In Septemeber 2008, I traveled 6000 miles to Haiti's Kenscoff mountains. My mission: to care for some of the orphaned and abandoned, the sick, malnourished and premature infants of this beautiful but beleagured Caribbean nation.

Monday, 28 July 2008

Rising Temperatures, and a Spate of Donations for God's Littlest Angels

True to their word, my work colleagues have began raising funds and gathering supplies for God's Lightest Angels.

Friday morning: with temperatures on the ward approaching 85 degrees, (yes, I do know I'll have to get used to that!) the nurses and support staff began brain storming. They contacted various hospital departments, supermarket stores and pharmacies.

Before the morning was out, I had received a bag from our hospital pharmacy, filled with antibacterial liquid soap and alcohol hand sanitizer. By the end of the day I had instructions to pick up a box of baby care items from the Boots store in Stirling, and the the task of typing up a request for donations, printing out multiple copies and mailing them had been delegated to our Play Specialist.

Saturday: my manager and some of the nurses blitzed the ward, then presented me with a box containing ambu bags, dozens of nasal cannula and facial masks (for delivering oxygen to infants, children and adults), and Naso-gastric feeding tubes for premies and older children.

Sunday morning: before we began to wilt in the sticky heat (our air conditioning unit only cools the temperature by 1-2 degrees), one of the nursing auxiliaries, who does temp work in the paeds ward, brought in a selection of home-baked cakes and biscuits. She had prepared them the following night with her Mother (after a 12.5 hour shift, no less!) Staff were invited for cake and coffee, in return for a £1 donation. I was then invited to go round the other wards in our unit with the left overs. I am too shy for that, so my colleagues went...all left overs sold!

It was all great PR. One of the Doctors has offered to make a financial donation, and the neonatal nurses will be gathering supplies, and have asked me to send them a list of any items they could purchase for me. As for the nurses I work with, they are not finished yet; so far, another coffee morning and a prize draw have been planned.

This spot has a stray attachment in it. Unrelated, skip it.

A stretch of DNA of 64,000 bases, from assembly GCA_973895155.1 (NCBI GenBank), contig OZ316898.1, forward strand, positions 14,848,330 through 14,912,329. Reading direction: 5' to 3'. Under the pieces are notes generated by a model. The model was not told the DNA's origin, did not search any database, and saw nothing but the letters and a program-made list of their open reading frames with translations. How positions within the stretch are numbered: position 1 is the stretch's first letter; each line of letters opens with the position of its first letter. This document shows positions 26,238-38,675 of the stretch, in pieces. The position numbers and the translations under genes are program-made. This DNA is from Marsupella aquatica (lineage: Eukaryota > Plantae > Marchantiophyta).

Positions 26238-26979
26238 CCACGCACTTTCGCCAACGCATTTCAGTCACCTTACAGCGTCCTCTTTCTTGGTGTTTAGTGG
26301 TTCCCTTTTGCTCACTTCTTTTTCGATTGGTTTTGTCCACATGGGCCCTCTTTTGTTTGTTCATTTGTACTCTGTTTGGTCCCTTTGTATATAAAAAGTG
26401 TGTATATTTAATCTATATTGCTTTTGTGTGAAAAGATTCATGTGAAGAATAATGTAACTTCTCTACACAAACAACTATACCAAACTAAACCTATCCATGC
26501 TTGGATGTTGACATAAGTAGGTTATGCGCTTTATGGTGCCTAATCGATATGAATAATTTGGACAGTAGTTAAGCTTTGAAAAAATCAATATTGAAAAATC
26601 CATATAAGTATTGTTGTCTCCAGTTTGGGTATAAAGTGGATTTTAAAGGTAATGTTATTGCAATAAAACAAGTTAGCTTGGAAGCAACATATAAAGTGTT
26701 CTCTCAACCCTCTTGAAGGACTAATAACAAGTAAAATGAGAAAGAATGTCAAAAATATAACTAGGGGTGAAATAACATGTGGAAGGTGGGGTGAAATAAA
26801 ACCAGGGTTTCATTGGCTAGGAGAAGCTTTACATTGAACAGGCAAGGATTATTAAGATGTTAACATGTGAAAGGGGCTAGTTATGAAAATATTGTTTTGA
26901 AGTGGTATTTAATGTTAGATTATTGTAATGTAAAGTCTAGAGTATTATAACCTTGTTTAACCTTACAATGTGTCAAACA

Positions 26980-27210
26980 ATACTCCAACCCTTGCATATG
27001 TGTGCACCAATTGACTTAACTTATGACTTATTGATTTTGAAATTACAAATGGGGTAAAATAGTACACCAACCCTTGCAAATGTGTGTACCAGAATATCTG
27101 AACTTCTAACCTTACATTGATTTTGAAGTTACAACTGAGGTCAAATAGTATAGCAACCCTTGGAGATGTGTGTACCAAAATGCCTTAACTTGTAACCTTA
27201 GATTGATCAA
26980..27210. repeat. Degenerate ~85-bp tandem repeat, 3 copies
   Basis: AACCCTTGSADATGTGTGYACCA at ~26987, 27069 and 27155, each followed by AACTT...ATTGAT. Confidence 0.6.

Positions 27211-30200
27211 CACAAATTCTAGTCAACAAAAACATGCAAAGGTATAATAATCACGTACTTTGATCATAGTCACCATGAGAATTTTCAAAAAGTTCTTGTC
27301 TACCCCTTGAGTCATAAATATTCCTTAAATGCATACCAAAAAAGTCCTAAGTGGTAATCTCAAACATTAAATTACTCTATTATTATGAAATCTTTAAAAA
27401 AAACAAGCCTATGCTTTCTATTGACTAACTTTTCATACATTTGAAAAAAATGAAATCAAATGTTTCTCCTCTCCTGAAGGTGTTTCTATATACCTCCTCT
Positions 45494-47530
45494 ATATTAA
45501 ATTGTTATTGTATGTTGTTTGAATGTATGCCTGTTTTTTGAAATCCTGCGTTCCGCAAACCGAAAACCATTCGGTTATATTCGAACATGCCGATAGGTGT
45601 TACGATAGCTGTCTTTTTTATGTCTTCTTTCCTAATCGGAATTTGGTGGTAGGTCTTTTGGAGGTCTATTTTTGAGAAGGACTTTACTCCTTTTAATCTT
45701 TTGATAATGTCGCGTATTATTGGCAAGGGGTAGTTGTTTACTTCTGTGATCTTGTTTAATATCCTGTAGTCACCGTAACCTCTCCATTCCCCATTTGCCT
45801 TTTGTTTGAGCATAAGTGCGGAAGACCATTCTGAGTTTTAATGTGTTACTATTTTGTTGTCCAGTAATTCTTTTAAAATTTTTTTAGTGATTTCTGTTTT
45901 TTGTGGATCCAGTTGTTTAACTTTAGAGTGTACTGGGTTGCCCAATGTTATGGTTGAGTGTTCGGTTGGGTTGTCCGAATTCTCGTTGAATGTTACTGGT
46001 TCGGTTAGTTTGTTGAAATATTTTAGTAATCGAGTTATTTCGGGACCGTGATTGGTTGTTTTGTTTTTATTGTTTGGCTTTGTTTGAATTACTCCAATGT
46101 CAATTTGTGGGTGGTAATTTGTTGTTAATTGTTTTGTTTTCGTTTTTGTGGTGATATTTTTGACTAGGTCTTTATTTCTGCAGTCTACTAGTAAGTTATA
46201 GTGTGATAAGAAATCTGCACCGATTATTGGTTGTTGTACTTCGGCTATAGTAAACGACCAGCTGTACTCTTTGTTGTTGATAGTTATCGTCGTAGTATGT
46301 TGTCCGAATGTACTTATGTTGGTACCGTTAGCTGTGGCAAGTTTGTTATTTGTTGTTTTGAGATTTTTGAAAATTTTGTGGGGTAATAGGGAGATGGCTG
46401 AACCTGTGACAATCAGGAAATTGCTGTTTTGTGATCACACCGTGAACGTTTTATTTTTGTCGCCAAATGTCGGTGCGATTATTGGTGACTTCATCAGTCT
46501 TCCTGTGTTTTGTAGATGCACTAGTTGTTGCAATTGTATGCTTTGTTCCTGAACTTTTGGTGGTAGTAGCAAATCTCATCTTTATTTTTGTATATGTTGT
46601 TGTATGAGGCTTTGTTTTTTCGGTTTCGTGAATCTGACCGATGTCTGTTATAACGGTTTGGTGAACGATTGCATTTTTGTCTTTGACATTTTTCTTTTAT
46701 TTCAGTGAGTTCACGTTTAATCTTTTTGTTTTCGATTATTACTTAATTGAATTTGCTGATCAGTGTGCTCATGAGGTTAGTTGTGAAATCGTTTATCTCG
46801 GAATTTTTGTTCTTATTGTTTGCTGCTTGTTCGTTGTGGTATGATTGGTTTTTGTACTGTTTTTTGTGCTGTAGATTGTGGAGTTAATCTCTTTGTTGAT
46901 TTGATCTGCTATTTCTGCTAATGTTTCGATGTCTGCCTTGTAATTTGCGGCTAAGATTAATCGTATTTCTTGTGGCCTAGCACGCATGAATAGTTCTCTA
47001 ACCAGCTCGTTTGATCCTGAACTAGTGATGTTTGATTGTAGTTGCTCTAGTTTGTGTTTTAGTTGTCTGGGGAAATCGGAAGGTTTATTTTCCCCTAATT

What motivation! Even as I thanked people, I apologised that I was playing so little a part in their efforts. Their answer: "You are the one who is giving up 6 months months of your time to volunteer in Haiti! Leave this part to us!"

Well, I think they are amazing, and surely it is a sign that the spirit of God is moving, when people of all faiths open their hearts to children they never met, in a country no-one has visited, and some didn't know existed.

Note: I will be able to use some of the funds that have been raised to purchase prescription items from the hospital pharmacy (at wholesale price). If anyone reading this post knows of any specific meds GLA would benefit from, please let me know.

Am I not Human: Children and Armed Conflict in Haiti

On the 27th day of every month, a group of bloggers unite in an online campaign to share information about human rights abuses across the globe. This month, Cry Haiti focuses on the plight of Haitian children affected by armed conflict.

In December 2006, Radhika Coomaraswamy, Special Representative to the UN Secretary General for Children and Armed Conflict, expressed concern about an escalation of violence targeting children in Haiti.

Official data is sparse, therefore, it is acknowledged that official reports of gun violence and sexual assault perpetrated against children in the slums in and around the Port-au-Prince point to a much more wide-spread problem.

There are reports of children being abducted by armed groups. Some of these children are held for ransom, others are trafficked within the country or across the border to the Dominican Republic. The children are sold on as unpaid domestic and agricultural labourers or as sex workers. The proceeds of their sale are used to fund the illegal trade in drugs and weapons.
In a country overwhelmed by civil unrest, where the police and courts function poorly and, at times, in a corrupt manner, organised crime thrives. Among their ranks are children. Some have joined to seek revenge against groups who have killed, injured or assaulted relatives. Others join to seek food or protection, but most are recruited by force.